21. What is it that makes chocolate so irresistible? A large part of chocolate's allure, of course, lies in the taste - a deliciously rich concoction that satisfies the most intense craving. But several chemical reactions are also at work. For one thing, chocolate stimulates the secretion of endorphins, producing a pleasurable sensation similar to the "runner's high" a jogger feels after running several miles. The question arises: Why is chocolate such a powerful food? And what makes it the most commonly craved food? (About 40% of women and 15% of men report chocolate cravings.)

  22. A new study by market research publisher Packaged Facts titled Market Trends: The U.S. Market for Gourmet Chocolate reports that the higher cocoa, lower sugar content and antioxidant properties of premium dark chocolate are making it a more attractive treat for health-conscious Americans, especially those counting carbs. The potential health benefits of premium dark chocolate versus higher sugar, higher fat mass-market counterparts are causing consumers to reevaluate their attitudes toward the gourmet chocolate market.

  23. A word of caution: Not all chocolate is heart healthy. White chocolate, which a Harvard researcher points out is "not really chocolate at all," and milk chocolate may expand the hips rather than help blood flow. And none of the instant cocoa mixes in the local grocery store contain the flavonoids that improve blood vessel function.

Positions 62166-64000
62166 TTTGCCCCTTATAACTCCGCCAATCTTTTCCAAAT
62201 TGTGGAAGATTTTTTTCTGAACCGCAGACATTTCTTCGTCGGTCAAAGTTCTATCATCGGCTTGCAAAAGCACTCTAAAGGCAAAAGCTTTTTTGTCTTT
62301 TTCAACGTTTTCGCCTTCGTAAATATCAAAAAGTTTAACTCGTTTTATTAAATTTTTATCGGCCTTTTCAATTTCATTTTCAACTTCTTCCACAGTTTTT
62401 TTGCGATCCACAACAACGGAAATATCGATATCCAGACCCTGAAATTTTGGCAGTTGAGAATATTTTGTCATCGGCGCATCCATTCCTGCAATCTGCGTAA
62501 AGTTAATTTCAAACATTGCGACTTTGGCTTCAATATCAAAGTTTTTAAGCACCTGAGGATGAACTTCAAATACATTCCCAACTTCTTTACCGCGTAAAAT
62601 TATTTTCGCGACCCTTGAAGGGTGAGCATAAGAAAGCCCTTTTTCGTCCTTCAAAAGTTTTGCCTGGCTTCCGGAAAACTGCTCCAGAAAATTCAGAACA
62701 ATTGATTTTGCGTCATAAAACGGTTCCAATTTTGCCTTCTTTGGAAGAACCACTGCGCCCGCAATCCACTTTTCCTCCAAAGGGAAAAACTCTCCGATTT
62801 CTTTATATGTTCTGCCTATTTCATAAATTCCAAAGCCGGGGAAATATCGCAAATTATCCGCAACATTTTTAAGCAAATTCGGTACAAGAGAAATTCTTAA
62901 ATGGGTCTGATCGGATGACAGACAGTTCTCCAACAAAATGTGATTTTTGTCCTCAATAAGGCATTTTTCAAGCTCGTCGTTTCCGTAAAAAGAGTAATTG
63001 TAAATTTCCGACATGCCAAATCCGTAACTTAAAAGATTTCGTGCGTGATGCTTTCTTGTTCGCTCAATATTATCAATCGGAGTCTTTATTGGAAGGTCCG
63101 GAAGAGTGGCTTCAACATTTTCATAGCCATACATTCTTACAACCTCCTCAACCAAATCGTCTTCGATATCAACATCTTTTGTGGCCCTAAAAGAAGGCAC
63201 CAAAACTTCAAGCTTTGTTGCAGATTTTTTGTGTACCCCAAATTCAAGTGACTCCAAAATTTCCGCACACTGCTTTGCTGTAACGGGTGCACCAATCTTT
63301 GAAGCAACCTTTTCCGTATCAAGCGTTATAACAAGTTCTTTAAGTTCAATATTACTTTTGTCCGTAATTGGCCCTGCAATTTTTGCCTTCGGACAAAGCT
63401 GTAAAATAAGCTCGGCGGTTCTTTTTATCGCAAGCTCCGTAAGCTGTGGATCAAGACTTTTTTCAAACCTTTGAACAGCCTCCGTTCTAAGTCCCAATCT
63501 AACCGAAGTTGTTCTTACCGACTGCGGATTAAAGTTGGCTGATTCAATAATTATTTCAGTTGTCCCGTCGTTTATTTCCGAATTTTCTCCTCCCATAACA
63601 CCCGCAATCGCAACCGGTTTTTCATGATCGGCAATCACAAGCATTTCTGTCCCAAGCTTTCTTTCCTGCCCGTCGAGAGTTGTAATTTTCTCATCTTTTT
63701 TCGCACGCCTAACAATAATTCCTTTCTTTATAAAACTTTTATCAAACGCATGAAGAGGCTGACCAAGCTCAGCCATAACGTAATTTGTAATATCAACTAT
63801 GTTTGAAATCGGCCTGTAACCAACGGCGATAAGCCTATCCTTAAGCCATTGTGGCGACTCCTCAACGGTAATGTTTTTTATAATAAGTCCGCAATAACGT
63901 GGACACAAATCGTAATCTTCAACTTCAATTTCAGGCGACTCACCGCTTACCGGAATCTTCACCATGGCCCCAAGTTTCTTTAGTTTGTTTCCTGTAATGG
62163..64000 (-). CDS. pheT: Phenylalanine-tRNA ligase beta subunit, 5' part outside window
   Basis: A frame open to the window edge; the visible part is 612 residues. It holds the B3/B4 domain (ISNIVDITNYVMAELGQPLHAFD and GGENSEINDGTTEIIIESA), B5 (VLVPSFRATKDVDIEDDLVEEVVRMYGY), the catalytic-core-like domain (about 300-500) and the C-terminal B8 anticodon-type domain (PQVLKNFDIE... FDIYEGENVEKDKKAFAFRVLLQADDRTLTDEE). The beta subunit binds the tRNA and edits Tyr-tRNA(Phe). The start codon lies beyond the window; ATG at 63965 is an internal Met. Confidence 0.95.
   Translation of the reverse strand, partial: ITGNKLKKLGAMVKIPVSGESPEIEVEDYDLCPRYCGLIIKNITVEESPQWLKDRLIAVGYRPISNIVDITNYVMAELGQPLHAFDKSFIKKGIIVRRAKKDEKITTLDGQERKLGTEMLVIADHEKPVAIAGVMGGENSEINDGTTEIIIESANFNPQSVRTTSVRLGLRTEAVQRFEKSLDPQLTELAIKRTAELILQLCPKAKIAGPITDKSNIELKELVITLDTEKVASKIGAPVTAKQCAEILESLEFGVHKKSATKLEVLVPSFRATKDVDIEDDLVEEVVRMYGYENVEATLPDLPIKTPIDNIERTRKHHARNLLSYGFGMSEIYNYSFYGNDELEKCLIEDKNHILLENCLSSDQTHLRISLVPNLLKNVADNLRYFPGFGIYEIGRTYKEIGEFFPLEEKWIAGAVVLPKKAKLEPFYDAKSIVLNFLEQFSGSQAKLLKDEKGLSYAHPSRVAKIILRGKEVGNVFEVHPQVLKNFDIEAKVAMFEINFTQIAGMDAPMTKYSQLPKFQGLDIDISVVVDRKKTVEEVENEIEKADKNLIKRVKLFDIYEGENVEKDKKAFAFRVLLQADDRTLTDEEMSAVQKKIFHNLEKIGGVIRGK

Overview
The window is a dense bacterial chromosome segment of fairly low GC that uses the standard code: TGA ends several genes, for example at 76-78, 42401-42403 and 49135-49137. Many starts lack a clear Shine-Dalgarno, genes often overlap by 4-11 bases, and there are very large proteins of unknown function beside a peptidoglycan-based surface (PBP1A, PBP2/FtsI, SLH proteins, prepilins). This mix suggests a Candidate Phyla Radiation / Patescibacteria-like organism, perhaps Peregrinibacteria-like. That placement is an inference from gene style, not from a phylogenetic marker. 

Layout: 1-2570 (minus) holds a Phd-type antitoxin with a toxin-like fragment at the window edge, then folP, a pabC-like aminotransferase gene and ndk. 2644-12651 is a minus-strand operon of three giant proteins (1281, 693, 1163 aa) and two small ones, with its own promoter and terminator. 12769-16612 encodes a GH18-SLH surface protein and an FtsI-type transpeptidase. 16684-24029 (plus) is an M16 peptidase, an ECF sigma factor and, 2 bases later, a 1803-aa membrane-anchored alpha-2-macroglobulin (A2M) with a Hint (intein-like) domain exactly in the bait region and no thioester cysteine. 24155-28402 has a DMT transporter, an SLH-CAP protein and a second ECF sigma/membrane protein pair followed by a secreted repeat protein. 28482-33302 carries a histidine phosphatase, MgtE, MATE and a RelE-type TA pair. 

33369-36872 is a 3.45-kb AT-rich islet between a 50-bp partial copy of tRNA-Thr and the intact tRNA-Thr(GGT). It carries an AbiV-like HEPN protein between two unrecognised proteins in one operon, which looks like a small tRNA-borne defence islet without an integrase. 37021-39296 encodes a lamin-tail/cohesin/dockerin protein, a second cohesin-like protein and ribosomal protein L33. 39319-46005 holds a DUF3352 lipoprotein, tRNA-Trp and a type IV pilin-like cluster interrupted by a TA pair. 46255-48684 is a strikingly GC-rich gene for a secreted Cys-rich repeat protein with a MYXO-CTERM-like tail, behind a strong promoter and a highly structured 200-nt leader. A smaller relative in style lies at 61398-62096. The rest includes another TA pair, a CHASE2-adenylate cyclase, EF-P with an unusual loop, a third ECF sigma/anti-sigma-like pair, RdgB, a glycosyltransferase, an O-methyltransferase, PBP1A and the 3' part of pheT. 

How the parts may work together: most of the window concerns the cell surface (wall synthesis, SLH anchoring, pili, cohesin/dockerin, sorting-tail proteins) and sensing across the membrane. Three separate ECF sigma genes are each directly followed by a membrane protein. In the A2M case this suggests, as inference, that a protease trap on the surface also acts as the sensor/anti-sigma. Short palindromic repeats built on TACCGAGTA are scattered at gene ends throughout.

24. Short History of Chocolate

  25. Aztec Indian legend held that cacao seeds had been brought from Paradise and that wisdom and power came from eating the fruit of the cacao tree. Because of a spelling error, probably by English traders long ago, the cacao beans became know as the cocoa beans.

  26. The Spanish general, Hernando Cortes, landed in Mexico in 1519. The Aztecs believed he was the reincarnation of one of their lost gods. They honored him by serving him an unusual drink, presented in a cup of pure gold. This unusual drink was called "chocolatl" by the Aztecs.

  27. When Cortes returned to Spain, he took the cocoa bean with him and there is was mixed with sugar and vanilla. this sweet drink became fashionable and soon there were chocolate houses in all the capitals of Europe.

  28. A delicate tree, cacao is only grown in rain forests in the tropics, usually on large plantations, where it must be protected from wind and intense sunlight. The tree is harvested twice a year.

  29. Chocolate was invented in 1876 by a Swiss chocolatier, Daniel Peter (1836-1919) of Vevey, Geneva. Daniel Peter successfully combined chocolate with powdered milk to produce the first milk chocolateToday, the finest chocolate is still made in Switzerland, and the consumption of milk chocolate far outweighs that of plain chocolate.

  30. Chocolate was introduced to the United States in 1765 when John Hanan brought cocoa beans from the West Indies into Dorchester, Massachusetts, to refine them with the help of Dr. James Baker. The first chocolate factory in the country was established there.

  31. Chocolate Glossary

  32. Unsweetened Chocolate:

  33. It is also called baking, plain or bitter chocolate. Since no sugar has been added to the chocolate it has a strong, bitter taste that is used in cooking and baking but is never eaten out of hand.

  34. Bittersweet Chocolate: